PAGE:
From the Desk of Ed Hume: Humidity for Houseplants

November 25, 2009 at 12:00 AM 2 comments

In recent weeks we have been chatting about growing houseplants in the home.  So today, let’s discuss one of the major problems you can experience at this time of the year: providing adequate humidity for your houseplants.

Of course, this whole problem comes about because as the weather get colder outside, we jack up the temperatures inside and the air becomes hot and dry.  Not good for houseplants, and really not very good for us either.  So how do we provide humidity for our houseplants?

Often I hear the recommendation that one should mist their houseplant leaves with water once a week.  Then I hear someone else say twice a week, then another once or even twice a day.  That’s a bunch of garbage, unless you’re happy with becoming a slave to your plants.  Here are a couple of my recommendations:

1) Place a glass or decorative vase of water near your houseplants.  As the water evaporates, it provides the humidity your plants need.  You can simply hide the container of water behind the plants and you’ll hardly see it.  If it’s a fancy decorative vase, you may even want to display it out front where it can be admired for its beauty.  After all, who other than you will know it’s there to provide humidity for nearby houseplants?  Refill and change the water in the container every few weeks.  Isn’t that loads easier than misting it twice a day?

2) Another option is to place your plant on an “island of humidity.”  You can do this by simply taking a water-proof tray or saucer, filling it with gravel or small decorative stones, then adding water almost to the top of the gravel/stones.  Once the water is at the proper height, place your houseplant on the stones.  Thus, you provide an ocean of humidity around your plant.  Again, this solution offers no muss, no fuss, yet solves the humidity problem.  As a matter of fact, this method is as old as the hills, one your grandma or her grandma would have used to provide humidity for houseplants.  In the days of wood stoves, women often would even put a kettle of water on the stove to help provide humidity for both humans and houseplants.  It just goes to show you:  If it’s not broke, don’t fix it.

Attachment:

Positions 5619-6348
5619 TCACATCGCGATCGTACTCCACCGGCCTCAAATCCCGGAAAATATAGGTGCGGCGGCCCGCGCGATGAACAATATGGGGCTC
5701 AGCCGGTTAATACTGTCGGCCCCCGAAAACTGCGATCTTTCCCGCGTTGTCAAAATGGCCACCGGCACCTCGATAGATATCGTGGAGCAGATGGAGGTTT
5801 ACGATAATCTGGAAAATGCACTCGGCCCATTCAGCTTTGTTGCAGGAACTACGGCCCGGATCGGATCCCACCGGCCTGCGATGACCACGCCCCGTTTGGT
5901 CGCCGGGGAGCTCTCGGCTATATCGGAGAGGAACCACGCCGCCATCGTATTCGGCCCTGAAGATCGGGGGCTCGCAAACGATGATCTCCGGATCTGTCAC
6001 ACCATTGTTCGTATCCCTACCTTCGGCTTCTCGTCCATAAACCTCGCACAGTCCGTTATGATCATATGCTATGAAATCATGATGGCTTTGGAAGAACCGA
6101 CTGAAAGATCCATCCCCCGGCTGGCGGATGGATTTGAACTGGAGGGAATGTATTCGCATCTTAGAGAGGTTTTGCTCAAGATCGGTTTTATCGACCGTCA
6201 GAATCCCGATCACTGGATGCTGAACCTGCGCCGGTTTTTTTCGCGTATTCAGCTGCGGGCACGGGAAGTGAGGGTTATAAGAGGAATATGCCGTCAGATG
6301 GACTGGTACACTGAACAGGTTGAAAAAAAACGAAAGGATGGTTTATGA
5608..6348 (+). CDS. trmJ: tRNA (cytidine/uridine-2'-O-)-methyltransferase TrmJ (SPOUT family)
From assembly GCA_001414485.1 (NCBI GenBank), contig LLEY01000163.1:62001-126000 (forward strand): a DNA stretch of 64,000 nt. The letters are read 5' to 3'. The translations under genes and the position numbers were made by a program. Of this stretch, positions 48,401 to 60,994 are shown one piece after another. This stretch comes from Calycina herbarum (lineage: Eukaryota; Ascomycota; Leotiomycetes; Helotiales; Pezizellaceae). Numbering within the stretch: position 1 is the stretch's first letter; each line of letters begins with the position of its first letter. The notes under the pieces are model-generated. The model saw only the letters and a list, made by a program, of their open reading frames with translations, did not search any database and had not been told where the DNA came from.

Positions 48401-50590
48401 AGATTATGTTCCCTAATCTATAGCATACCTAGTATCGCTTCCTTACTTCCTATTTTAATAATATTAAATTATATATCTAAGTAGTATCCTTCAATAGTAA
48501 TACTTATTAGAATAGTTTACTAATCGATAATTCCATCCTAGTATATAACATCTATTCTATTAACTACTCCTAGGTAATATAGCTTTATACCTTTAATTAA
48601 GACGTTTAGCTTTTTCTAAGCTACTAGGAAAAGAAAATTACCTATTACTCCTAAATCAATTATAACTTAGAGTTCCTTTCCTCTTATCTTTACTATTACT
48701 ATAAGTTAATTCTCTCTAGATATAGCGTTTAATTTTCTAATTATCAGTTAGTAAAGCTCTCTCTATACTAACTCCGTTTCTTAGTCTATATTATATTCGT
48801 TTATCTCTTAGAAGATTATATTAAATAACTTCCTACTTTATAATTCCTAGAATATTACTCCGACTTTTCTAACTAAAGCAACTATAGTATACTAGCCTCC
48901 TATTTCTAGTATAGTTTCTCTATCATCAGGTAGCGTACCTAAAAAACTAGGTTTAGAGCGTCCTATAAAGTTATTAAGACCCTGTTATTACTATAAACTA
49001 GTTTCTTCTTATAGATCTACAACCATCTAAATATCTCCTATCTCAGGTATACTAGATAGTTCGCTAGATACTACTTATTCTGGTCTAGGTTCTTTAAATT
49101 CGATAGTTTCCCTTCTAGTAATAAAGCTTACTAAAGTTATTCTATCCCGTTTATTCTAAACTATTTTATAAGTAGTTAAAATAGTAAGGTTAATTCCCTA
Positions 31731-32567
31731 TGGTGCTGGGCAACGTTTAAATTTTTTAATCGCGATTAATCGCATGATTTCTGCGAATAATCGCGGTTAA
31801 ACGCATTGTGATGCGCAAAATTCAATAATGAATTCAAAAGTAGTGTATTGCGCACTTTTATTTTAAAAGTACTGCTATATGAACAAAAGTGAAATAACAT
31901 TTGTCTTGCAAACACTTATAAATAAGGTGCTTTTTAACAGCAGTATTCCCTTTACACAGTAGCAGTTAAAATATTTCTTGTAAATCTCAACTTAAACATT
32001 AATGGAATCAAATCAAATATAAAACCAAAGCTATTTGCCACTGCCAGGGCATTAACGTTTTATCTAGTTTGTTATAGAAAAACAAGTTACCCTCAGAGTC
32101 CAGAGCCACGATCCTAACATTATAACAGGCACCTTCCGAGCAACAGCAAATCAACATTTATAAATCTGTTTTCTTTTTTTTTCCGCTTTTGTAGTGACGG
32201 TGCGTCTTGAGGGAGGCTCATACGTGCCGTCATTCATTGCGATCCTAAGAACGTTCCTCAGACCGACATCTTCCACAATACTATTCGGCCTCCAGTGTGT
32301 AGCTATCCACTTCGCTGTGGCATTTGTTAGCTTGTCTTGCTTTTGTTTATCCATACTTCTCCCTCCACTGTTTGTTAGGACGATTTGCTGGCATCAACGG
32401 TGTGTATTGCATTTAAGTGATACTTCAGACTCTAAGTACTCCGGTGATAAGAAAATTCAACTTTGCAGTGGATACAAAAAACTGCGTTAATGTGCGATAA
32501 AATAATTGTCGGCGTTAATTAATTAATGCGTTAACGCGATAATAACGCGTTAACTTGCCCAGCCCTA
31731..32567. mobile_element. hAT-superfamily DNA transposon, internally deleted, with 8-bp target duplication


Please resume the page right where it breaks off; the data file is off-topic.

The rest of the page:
It is often recommended that houseplants be placed fairly close together in the home so they create their own environment.  This isn’t a bad idea, especially during the winter when the air tends to be so dry inside.

One really difficult group to treat for humidity is plants that are placed on high shelves or in indoor hanging baskets.  Of course, that’s because the air becomes hotter and drier the higher in the room you go.  However, I have a solution for those areas too!  If it’s a hanging basket, simply bury a small glass along the edge of the basket (for example, a small mason jar or personal-sized jam jar).  Don’t forget to keep it filled with water.  And remember: it has nothing to do with watering.  It’s there only to provide humidity, so you will have to continue watering as normal.

It’s always good to keep in mind that most houseplants are tropical, so they are accustomed to humid conditions, and those are the conditions in which they thrive.


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Podcast Mondays: Caring for Houseplants Clip of the Week: Caring for Houseplants

2 Comments Add your own

  • 1. Gardening  |  November 25, 2009 at 9:38 AM

    Informative article. I was worried about the health of my plants in such conditions.

    • 2. edhume  |  November 25, 2009 at 10:27 PM

      Sounds like perfect timing! We’re so glad we could preemptively answer your question : )


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